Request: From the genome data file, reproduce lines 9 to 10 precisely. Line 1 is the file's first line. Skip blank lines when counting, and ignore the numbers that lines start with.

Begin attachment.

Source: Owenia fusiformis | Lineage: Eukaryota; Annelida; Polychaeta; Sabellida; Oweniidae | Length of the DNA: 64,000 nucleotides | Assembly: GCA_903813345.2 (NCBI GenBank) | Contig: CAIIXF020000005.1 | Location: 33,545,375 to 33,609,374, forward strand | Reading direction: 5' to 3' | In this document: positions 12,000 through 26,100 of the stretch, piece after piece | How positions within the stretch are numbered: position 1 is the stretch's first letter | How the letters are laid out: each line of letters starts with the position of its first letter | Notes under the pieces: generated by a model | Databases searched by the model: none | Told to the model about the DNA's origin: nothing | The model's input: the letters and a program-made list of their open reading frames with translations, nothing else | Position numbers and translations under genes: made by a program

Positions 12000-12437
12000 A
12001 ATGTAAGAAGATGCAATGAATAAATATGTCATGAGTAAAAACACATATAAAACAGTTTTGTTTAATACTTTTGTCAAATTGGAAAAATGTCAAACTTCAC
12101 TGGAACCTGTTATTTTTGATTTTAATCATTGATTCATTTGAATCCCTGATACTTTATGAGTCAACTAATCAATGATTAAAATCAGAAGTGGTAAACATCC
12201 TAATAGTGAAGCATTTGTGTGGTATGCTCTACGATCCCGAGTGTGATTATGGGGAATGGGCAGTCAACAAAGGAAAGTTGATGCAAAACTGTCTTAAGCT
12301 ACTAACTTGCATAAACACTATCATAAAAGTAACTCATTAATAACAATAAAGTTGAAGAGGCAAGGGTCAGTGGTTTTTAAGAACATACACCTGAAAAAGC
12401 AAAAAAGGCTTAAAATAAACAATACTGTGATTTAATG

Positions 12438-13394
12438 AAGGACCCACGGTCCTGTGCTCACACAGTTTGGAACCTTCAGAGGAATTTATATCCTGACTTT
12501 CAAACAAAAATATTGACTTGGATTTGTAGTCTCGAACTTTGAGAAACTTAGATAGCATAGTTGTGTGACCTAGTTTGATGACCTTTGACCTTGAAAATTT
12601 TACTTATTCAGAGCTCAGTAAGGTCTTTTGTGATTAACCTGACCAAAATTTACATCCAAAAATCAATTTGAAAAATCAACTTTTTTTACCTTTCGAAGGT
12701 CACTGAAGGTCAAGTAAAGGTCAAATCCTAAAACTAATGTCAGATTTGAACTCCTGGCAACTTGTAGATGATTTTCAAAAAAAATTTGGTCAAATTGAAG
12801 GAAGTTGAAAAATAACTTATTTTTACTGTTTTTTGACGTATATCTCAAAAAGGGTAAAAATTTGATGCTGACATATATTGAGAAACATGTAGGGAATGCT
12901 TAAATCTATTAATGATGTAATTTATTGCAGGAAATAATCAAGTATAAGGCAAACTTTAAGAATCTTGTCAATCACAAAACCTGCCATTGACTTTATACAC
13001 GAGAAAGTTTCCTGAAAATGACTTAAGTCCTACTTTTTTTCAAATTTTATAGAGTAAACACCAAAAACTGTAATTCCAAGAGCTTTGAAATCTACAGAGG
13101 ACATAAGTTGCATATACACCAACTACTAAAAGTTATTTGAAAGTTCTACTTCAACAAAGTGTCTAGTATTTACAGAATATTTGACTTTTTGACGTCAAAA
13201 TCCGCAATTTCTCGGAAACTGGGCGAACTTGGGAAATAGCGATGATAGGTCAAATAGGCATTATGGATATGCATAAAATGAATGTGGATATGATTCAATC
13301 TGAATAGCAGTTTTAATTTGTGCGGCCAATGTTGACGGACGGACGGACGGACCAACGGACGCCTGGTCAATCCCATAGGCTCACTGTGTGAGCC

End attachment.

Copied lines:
Positions 12438-13394
12438 AAGGACCCACGGTCCTGTGCTCACACAGTTTGGAACCTTCAGAGGAATTTATATCCTGACTTT